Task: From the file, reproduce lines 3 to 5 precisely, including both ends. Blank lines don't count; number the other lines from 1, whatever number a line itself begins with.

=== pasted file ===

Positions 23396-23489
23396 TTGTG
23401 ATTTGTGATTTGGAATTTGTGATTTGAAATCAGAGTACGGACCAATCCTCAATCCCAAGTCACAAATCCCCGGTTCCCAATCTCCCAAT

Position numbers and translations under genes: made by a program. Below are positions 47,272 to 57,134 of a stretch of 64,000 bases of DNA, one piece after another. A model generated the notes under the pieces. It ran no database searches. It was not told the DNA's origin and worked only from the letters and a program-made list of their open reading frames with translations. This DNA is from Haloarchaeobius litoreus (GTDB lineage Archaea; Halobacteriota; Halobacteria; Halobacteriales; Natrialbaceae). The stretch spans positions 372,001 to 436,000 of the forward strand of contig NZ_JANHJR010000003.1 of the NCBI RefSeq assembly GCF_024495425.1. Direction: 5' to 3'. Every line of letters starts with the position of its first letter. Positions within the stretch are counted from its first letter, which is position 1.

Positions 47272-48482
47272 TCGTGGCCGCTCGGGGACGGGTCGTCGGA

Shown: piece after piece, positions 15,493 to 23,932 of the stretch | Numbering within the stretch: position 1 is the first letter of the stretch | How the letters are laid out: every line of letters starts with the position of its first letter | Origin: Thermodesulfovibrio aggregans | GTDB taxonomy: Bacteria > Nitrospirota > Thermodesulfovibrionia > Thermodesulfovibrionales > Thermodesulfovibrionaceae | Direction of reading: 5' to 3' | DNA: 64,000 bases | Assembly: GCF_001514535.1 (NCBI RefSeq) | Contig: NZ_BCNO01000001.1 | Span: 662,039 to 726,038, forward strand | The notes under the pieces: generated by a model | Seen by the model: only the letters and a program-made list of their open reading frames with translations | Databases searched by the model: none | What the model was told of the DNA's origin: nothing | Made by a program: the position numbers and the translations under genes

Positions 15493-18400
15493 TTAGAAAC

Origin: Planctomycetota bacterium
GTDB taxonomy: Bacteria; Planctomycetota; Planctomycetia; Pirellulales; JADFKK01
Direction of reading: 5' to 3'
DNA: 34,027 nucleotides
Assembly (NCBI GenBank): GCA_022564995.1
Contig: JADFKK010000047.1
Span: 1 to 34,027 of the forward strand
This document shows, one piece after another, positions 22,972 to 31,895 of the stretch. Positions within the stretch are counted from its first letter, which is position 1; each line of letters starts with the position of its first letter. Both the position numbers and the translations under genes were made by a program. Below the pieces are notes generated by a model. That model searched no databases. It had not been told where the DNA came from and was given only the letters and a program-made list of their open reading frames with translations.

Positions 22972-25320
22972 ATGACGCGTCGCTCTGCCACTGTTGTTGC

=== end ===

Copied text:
23401 ATTTGTGATTTGGAATTTGTGATTTGAAATCAGAGTACGGACCAATCCTCAATCCCAAGTCACAAATCCCCGGTTCCCAATCTCCCAAT

Position numbers and translations under genes: made by a program. Below are positions 47,272 to 57,134 of a stretch of 64,000 bases of DNA, one piece after another. A model generated the notes under the pieces. It ran no database searches. It was not told the DNA's origin and worked only from the letters and a program-made list of their open reading frames with translations. This DNA is from Haloarchaeobius litoreus (GTDB lineage Archaea; Halobacteriota; Halobacteria; Halobacteriales; Natrialbaceae). The stretch spans positions 372,001 to 436,000 of the forward strand of contig NZ_JANHJR010000003.1 of the NCBI RefSeq assembly GCF_024495425.1. Direction: 5' to 3'. Every line of letters starts with the position of its first letter. Positions within the stretch are counted from its first letter, which is position 1.

Positions 47272-48482